Ella Cora Hind

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Ella Cora Hind
Born(1861-09-18)September 18, 1861
DiedOctober 6, 1942(1942-10-06) (aged 81)
Known forwomen's rights activism

Ella Cora Hind (September 18, 1861 – October 6, 1942) was a Canadian journalist, agriculturalist, Women's rights activist and suffragist. During the Great Depression, she became famous internationally for her accurate predictions of Canadian prairie crop yields.[1] "Her predictions so regularly proved correct that grain handlers across the world came to rely on them."[2]

Early life[edit]

E. Cora Hind was born in Toronto on September 18, 1861, to Edwin Hind and Jane Carroll. She was two years old when she lost her mother, and five years old when her father died.[3][4] After the death of her mother, she and her older brothers Joseph and George moved to Artemisia Township to live with their paternal grandfather, Joseph Hind, and aunt Alice.[5]

Hind’s grandfather taught her about farming, horses, and cattle. Living several miles from school delayed her education until 1872 so Aunt Alice home-schooled her until the Province built a school on her grandfather’s land. Her family relocated to Flesherton, Ontario where Cora finished her primary education. She attended high school at the Collegiate Institute of Orillia and lived with her uncle, George Hind.[3][6] This is where she wrote her Third Class teacher examination.


After high school, Hind moved with her Aunt Alice and cousins Jean and Jacques to Winnipeg in 1882. Her aunt ran a dress shop, and a few weeks after the move Hind received a letter saying that she failed her algebra part of the teacher’s exam, thus her credentials were inadequate.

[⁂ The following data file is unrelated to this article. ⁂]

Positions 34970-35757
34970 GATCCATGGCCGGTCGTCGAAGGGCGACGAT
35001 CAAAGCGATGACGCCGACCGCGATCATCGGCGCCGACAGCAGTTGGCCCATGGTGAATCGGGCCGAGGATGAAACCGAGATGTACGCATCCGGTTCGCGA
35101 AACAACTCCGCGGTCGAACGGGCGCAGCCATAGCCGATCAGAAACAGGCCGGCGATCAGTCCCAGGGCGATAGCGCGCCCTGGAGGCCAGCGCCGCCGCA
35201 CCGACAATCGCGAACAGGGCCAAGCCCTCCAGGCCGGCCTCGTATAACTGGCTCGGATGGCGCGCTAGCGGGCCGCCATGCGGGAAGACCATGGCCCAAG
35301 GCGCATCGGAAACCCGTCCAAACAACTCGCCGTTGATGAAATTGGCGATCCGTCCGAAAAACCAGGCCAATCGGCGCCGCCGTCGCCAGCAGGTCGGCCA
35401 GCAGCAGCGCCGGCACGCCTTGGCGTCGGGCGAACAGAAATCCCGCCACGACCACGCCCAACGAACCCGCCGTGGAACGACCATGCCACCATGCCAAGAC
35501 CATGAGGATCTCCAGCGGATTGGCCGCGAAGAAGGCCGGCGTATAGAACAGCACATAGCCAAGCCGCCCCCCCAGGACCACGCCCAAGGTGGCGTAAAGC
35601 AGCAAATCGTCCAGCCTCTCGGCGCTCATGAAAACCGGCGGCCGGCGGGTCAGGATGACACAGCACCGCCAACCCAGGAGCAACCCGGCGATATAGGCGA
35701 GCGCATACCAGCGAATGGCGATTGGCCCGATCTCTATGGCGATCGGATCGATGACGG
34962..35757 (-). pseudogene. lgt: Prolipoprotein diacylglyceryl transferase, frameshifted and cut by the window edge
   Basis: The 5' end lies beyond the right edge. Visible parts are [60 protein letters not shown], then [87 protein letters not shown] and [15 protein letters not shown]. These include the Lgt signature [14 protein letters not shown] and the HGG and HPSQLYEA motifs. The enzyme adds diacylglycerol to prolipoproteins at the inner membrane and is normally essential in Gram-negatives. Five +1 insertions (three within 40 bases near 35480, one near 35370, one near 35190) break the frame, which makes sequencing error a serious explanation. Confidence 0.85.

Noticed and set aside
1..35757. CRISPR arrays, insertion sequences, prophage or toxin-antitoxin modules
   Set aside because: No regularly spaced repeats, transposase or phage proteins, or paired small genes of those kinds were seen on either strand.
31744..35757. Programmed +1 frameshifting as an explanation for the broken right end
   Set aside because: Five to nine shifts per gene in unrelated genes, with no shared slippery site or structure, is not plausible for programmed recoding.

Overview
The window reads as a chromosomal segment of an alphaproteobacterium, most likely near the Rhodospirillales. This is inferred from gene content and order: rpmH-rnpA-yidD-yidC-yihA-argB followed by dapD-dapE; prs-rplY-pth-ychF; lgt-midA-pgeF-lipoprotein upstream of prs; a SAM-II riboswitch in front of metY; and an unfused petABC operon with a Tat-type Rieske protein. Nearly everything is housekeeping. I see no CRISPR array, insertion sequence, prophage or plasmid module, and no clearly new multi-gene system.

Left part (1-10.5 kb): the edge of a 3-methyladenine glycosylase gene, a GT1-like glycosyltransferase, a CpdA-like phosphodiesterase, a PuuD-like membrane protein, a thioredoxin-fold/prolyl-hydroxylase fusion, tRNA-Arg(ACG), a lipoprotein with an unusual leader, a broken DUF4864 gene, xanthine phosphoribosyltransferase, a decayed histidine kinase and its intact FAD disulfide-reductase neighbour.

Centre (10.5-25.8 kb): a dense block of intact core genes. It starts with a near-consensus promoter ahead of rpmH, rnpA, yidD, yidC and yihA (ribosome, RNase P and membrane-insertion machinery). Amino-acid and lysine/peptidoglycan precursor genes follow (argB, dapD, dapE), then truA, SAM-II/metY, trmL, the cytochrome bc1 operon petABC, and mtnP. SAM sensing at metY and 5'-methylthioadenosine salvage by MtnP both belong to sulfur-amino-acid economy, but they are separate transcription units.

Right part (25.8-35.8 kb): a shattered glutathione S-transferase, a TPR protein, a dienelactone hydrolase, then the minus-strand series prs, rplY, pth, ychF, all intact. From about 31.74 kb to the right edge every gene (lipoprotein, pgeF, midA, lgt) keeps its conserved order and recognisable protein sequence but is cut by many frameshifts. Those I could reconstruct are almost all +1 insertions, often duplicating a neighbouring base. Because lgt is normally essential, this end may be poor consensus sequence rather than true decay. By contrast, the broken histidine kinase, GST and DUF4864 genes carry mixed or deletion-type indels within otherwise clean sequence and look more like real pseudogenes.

Hind then approached the Editor of the Manitoba Free Press, W.F. Luxton, about a job. Luxton indicated that a newsroom was no place for a woman with no journalistic experience.[4][7] “A few months later she submitted an article to Luxton. To her surprise he accepted it, though he could not bring himself to credit her as the author.[2] Hind then became a typist for the paper. "She worked there until 1893, when she opened her own business as a stenographer ."[2] Hind then became the first public typist in Manitoba.[2]

In 1890, Ella Cora Hind and her aunt Alice joined the Manitoba chapter of the Woman's Christian Temperance Union, the oldest continuing non-sectarian women's organization in the world. Founded in Evanston, Illinois in 1873, the group spearheaded international crusades for prohibition. Hind also worked with Dr. Amelia Yeomans to support women’s right to vote. Together, they formed the Manitoba Equal Suffrage Club.[citation needed] Goals included improving the lives of women and the poor. Hind also became a member of the Winnipeg chapter of the Canadian Women's Press Club.[8]

Throughout, Hind retained a strong interest in farming. Winnipeg being the grain trade center of the West helped her become not only a regular reporter but also the Commercial and Agricultural Editor of the Manitoba Free Press. Between 1935 and 1937, Hind travelled to 27 wheat producing countries to research best practices as well as climate change influences. In a series of letters to the Winnipeg Free Press, she commented on social and historical contexts. By popular demand, Hind published a selection of these letters in her 1937 book Seeing for Myself. The book was so successful that a second book, My Travels and Findings (1939) featured writings from her personal papers.[9]